Bahrain

Resilient Revolutions: Bahrain and Yemen

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The Arab Spring is far from over. In the wake of controversy over the Formula One race, Dominic Kavakeb looks at the movement in Bahrain, while Mirfat Sulaiman considers the ongoing uprising in Yemen

"Sumood" is a common word in Bahrain at the moment. Literally translated it means "resistance", although its meaning is closer to the idea of refusing to give in or persevering through great difficulty.

This word isn't just a reference to the physical action of the Bahraini people it is about a mentality. It encapsulates the mindset that keeps this extraordinary population coming out onto the streets day after day, night after night, to face down repression and demand freedom.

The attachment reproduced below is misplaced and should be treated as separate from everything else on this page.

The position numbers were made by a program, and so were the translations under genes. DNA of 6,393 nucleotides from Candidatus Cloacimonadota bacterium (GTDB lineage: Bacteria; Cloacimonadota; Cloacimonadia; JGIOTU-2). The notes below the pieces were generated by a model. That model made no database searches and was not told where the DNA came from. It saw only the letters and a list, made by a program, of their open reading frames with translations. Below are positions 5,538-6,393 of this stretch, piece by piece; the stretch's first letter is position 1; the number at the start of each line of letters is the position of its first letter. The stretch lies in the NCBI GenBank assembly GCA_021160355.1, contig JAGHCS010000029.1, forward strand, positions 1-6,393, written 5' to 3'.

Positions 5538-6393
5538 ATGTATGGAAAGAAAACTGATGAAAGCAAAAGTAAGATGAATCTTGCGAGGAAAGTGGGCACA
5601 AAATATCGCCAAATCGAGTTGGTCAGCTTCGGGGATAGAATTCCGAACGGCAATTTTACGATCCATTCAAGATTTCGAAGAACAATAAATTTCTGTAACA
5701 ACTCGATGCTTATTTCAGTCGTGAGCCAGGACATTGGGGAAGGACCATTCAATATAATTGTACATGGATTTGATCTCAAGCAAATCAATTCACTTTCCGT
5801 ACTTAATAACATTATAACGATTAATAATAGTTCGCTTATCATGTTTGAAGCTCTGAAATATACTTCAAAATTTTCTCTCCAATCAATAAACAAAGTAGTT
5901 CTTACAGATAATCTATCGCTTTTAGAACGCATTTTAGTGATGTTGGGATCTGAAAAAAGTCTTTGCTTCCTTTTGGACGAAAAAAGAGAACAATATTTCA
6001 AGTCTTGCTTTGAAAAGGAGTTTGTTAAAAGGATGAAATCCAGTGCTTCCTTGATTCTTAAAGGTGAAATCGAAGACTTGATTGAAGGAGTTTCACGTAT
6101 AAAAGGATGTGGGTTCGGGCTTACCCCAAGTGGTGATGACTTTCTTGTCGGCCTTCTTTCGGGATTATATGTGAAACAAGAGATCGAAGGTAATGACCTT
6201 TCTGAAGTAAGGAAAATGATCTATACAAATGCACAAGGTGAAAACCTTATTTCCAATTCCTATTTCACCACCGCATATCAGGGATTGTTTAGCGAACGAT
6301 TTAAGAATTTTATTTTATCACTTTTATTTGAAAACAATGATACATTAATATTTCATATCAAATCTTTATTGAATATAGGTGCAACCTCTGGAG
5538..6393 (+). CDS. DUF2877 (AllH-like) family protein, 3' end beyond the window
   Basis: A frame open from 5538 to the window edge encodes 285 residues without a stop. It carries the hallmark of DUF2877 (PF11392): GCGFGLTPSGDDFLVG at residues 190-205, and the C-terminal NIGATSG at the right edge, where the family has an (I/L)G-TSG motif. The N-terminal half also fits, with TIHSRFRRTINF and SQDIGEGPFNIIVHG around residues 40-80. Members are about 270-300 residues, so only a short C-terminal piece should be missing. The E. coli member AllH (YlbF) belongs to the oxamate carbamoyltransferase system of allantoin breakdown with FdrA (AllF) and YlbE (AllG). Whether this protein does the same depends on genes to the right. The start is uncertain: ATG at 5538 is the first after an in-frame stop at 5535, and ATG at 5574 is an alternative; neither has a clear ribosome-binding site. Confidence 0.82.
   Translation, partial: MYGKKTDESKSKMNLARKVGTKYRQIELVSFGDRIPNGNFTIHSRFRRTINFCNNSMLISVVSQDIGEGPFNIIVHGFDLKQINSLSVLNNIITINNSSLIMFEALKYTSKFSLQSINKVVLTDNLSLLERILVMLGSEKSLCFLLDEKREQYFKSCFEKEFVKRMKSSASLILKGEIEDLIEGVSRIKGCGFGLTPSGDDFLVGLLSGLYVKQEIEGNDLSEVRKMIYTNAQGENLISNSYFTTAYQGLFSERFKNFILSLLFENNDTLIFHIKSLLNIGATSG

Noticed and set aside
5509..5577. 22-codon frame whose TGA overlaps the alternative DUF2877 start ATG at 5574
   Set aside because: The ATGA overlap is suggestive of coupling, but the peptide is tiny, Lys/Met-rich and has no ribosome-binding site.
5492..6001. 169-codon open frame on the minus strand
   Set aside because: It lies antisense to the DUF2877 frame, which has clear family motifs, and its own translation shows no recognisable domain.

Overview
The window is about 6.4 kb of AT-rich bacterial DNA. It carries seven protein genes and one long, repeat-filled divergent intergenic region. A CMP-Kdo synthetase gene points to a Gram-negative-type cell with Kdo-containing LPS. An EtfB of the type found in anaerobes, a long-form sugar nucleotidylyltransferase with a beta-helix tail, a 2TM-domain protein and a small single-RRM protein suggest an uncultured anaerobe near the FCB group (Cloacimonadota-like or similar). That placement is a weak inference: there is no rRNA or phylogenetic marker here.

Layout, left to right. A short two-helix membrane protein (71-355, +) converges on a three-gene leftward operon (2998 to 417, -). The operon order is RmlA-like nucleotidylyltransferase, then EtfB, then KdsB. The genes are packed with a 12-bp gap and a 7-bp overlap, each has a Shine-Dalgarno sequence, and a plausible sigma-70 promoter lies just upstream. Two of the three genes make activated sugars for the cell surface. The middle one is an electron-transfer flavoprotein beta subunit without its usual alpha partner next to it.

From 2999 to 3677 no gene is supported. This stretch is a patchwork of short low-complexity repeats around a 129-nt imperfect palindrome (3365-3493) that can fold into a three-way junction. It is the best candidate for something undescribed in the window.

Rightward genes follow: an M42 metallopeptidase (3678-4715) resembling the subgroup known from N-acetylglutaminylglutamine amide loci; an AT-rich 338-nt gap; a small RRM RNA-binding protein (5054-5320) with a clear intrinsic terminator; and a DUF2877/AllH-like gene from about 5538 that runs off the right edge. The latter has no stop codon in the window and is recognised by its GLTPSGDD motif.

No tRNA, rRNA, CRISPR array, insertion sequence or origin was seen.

Bahrain: uprising and intervention

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The arrival of Saudi Arabian troops has raised the stakes for Bahrain's fledgling revolution. Tim Nelson reports on the uprising in the Middle East's smallest state

On 14 March Saudi troops crossed the causeway between Saudi Arabia and Bahrain. The United Arab Emirates has also sent about 500 police into the country. They were invited by the Bahraini government after it was becoming increasingly clear the security forces were unable to contain the mass protests against the authoritarianism of the ruling Al Khalifa family. Since 14 February there have been mass protests against the regime, demanding democratic reforms and, increasingly, the removal of the ruling family.

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